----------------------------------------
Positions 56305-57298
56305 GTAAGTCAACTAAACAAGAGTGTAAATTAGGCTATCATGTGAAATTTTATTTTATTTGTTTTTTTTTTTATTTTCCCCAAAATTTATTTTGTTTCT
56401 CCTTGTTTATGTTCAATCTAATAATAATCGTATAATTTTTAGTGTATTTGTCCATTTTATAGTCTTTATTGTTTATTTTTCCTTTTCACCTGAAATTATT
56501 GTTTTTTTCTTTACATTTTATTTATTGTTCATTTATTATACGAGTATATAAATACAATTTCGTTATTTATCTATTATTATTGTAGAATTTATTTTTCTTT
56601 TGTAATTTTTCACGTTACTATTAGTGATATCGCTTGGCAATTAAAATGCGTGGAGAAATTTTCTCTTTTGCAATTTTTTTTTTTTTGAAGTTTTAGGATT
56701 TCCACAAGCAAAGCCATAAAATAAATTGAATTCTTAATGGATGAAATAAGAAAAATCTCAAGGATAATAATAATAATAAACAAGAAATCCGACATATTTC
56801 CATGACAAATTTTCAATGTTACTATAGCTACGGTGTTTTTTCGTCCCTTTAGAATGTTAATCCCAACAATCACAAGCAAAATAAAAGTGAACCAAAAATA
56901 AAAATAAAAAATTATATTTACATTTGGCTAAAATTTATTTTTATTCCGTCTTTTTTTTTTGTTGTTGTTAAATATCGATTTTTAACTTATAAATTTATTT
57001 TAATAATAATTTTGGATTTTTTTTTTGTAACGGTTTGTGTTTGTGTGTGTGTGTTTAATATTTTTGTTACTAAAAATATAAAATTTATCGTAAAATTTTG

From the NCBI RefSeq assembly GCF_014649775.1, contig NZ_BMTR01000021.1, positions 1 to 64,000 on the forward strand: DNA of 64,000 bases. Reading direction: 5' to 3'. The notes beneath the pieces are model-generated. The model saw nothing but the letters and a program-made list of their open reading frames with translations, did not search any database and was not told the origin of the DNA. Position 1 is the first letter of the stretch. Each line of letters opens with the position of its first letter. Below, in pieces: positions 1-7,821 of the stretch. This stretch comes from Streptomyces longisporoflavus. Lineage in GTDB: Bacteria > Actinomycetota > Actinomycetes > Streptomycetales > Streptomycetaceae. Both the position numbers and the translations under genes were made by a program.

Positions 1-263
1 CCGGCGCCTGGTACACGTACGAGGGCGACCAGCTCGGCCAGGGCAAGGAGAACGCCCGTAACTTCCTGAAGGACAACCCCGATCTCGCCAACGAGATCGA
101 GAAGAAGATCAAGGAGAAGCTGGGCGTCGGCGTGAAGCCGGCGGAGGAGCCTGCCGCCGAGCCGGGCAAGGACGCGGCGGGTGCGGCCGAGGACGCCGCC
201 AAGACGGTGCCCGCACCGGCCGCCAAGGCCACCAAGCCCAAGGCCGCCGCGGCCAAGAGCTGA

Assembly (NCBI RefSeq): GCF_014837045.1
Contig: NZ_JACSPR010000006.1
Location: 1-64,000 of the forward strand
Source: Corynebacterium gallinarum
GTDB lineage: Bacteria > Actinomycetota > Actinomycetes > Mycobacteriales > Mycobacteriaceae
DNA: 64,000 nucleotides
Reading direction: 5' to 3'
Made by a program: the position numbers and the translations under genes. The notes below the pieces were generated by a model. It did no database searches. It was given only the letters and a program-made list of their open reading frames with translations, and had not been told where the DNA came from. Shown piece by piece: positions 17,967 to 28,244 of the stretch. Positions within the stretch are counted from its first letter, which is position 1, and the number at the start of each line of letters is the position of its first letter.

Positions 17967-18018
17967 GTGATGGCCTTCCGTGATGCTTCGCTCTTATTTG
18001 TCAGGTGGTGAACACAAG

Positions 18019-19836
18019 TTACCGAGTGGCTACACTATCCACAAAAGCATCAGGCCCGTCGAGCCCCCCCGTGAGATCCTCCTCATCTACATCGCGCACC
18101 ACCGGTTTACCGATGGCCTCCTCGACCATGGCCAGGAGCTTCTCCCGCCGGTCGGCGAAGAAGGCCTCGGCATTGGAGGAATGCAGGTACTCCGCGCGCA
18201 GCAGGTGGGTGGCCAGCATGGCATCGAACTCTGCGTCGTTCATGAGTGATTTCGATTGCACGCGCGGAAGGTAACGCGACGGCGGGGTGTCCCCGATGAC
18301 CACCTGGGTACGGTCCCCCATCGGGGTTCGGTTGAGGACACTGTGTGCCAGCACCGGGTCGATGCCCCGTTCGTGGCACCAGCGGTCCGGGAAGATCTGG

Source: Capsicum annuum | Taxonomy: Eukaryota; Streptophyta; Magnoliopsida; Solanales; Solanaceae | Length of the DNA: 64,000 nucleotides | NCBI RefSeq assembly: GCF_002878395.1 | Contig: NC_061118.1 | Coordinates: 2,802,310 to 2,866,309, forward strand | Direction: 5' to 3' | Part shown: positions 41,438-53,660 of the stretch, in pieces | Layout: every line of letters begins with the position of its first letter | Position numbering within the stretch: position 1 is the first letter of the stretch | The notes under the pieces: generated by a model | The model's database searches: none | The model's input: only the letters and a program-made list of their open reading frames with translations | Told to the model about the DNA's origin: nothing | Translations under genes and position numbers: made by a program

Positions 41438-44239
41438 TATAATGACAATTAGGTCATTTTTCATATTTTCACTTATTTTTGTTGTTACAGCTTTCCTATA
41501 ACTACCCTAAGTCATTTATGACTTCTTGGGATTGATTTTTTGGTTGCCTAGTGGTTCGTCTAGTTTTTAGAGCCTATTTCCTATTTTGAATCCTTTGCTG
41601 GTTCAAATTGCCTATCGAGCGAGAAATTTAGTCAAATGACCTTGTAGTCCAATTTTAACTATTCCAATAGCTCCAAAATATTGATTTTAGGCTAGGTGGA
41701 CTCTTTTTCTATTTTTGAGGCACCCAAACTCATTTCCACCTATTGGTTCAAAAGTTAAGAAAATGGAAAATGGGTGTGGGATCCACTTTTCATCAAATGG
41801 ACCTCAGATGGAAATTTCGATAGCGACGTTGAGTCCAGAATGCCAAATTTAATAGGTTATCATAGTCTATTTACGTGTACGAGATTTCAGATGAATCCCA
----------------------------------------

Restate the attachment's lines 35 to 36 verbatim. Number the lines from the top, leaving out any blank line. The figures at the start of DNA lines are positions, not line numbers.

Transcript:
41601 GTTCAAATTGCCTATCGAGCGAGAAATTTAGTCAAATGACCTTGTAGTCCAATTTTAACTATTCCAATAGCTCCAAAATATTGATTTTAGGCTAGGTGGA
41701 CTCTTTTTCTATTTTTGAGGCACCCAAACTCATTTCCACCTATTGGTTCAAAAGTTAAGAAAATGGAAAATGGGTGTGGGATCCACTTTTCATCAAATGG